b) the impeller diameter (φ) is 291 mm and volumetric flo V̇ is 350 m3 /h?

2. What is the efficiency (ηp ) and total head (∆h) when

a) φ = 274 mm and V̇ is 62 l/s?

b) φ = 308 mm and V̇ is 400 m3 /h?

3. What is NPSH required for

a) all impeller sizes at 1000 gallons per minute?

b) for φ = 274 and for φ = 342 mm at V̇ = 450 m3 /h?

4. What is the pump power Pp at V̇ = 68 l/s for

a) φ = 291 mm?

b) φ = 352 mm?

5. What is the power (Pp ), efficiency (ηp ), and volumetric flow rate (V̇ )

39

Pumps

when

a) total head (∆h) is 30 m and φ = 291 mm?

b) total head (∆h) is 30 m and φ = 342 mm?

6. What impeller size should you select for a pumping task where the

total head ∆h is 35 m? What is the volumetric flow rate then?

Solution: 1.a) 35 m (115 ft), b) 20.5 m (62 ft) 2.a) 21.5 m, 73%, b) 23.5 m,

77 % 3.a) 3.5 m, b) φ=274 mm → 8.5 m, φ=342 mm → 4.5 m 4.a) 22 kW,

b) 32 kW 5.a) 26 kW, 73%, 64 l/s, b) 48 kW, 76%, 127 l/s 6. Option 1:

φ=325 mm and V̇ =68 l/s, Option 2: φ=342 mm and V̇ =100 l/s.

Operating point

System curve

Figure 6.3. The operation point is where the selected pump performance curve and the

piping performance curve cross each other.

(in meters) and the pump curve (head loss in meters) are needed. These

curves are plotted in the same figure as a function of volumetric flow.

The pump curves are already presented as a function of volumetric flow.

The task is to select the curve with proper impeller diameter.

But, in the mechanical energy balance the velocity v [m/s] should be

expressed by using volumetric flow V̇ [m3 /s] as shown in equation 6.1

V̇ V̇ 4 · V̇

v = = πd2 = (6.1)

A πd2

4

40

Pumps

h m3 /s i

For the units : [m/s] = = [m/s] (6.2)

m2

The operation point is at the point where the two curves cross each other

(see Figure 6.3). The volumetric flow at the operation point can then be

read from the figure.

For a centrifugal pump, it is mandatory that the static pressure (ps )in the

liquid at the suction head is larger than the vapour pressure (pv ) of the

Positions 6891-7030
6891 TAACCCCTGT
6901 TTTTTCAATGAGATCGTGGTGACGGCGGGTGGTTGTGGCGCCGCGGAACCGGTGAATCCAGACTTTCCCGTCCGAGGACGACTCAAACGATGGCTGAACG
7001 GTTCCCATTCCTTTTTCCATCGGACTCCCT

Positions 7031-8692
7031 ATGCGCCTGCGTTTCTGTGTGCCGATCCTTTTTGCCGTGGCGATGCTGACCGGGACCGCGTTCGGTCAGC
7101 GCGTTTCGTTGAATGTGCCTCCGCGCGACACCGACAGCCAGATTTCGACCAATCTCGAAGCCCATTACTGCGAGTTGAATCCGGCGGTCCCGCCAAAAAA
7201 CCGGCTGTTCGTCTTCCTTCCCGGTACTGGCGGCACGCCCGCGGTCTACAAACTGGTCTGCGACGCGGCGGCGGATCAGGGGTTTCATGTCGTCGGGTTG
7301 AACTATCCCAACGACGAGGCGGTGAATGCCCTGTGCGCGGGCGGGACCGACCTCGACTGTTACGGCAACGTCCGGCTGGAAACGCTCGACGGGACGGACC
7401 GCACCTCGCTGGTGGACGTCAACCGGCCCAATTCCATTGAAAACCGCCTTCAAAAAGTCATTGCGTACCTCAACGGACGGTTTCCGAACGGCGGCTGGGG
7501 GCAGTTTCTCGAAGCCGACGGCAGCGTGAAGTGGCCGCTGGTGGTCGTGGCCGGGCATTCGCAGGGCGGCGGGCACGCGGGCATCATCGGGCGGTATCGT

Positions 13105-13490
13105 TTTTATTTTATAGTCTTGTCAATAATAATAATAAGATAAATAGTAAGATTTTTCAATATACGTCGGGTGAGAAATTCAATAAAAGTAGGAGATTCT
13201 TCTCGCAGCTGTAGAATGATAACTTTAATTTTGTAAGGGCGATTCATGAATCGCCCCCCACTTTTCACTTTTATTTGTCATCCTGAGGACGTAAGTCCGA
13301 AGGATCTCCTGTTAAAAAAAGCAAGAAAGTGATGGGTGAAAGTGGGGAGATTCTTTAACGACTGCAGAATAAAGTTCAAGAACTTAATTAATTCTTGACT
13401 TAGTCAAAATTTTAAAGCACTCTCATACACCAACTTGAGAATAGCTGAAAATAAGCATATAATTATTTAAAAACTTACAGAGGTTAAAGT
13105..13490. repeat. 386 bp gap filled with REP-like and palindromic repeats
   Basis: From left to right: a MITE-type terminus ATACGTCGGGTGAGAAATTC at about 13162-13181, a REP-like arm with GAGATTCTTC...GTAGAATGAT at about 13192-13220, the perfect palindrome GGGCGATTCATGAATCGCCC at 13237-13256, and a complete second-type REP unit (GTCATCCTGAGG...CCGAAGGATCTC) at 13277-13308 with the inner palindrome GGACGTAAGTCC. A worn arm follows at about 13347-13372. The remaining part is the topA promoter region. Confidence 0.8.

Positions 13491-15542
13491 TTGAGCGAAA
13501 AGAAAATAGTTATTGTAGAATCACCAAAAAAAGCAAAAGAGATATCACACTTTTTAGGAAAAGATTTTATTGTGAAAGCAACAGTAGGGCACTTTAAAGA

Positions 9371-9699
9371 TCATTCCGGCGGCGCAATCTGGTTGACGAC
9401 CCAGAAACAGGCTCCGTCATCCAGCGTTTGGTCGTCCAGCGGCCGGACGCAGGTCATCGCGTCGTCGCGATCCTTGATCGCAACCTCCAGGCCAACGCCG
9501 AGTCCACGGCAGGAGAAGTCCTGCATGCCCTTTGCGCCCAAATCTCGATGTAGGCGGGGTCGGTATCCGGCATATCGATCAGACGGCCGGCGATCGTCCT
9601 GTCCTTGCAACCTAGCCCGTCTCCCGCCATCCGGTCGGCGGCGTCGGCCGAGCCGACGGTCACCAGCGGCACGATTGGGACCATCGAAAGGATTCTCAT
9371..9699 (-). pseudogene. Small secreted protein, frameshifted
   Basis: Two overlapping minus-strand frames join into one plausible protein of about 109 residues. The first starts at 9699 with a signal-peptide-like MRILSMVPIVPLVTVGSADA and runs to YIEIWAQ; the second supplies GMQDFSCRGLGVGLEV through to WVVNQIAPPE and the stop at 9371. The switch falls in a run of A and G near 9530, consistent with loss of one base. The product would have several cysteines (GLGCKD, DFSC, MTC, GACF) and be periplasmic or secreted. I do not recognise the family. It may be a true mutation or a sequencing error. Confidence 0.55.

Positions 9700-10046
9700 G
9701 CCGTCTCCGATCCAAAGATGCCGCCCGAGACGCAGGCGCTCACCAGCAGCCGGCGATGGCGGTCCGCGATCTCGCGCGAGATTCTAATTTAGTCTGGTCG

liquid.

ps > pv (6.3)

The liquid begins to boil if its vapour pressure is equal to the static pres-

sure. When the boiling begins, vapour bubbles are formed in the liquid.

However, in the pump, the pressure rapidly increases. It means that the

vapour bubbles turn back to liquid and take much less space. This creates

pressure shocks inside the pump that makes terrible noise and causes ero-

sion. This is called cavitation. Cavitation also takes down the efficiency

of the pump. Therefore, vapour bubbles must not be formed in the suction

head so as to avoid cavitation.

In order to avoid cavitation, one must design the piping pressures so that

there is enough pressure in the liquid when it goes to the pump. The

pressure is called Net Positive Suction Head.

The NPSH can be expressed in pressure [Pa], energy/mass [J/kg], or

height [m]

N P SH = ps − pv (6.4)

ps − pv

N P SH = (6.5)

ρ

ps − pv

N P SH = (6.6)

ρg

required for the pump to operate well. This means there is no cavitation.

41

Pumps

NPSHA is a typical quantity for the pump and it depends on the vol-

umetric flow rate of the liquid. Pumps that need less pressure (i.e. the

NPSHR is smaller) tend to be more expensive.

NPSHA (Net Positive Suction Head Available) is the actual pressure at the

suction of the pump. The process designer must calculate this pressure.

NPSHA describes the pressure difference ps -pv in the piping that is

available for the proper pump function. The NPSHA is temperature de-

pendent: the smaller the pressure difference available for the pumping,

the higher the temperature of the liquid.

The pressure requirements for the pump can be written

Preferably, there is also some extra pressure (a) to guarantee that the

pressure definitely is over the vapour pressure

Sometimes there is need to pump liquid at its boiling point. This happens

for example in distillation columns, where the pumps at the bottom lift

the liquid upwards. Then, the liquid level in the vessel must be higher

than the pump so that the hydrostatic pressure creates enough pressure

in the liquid.

Example on NPSH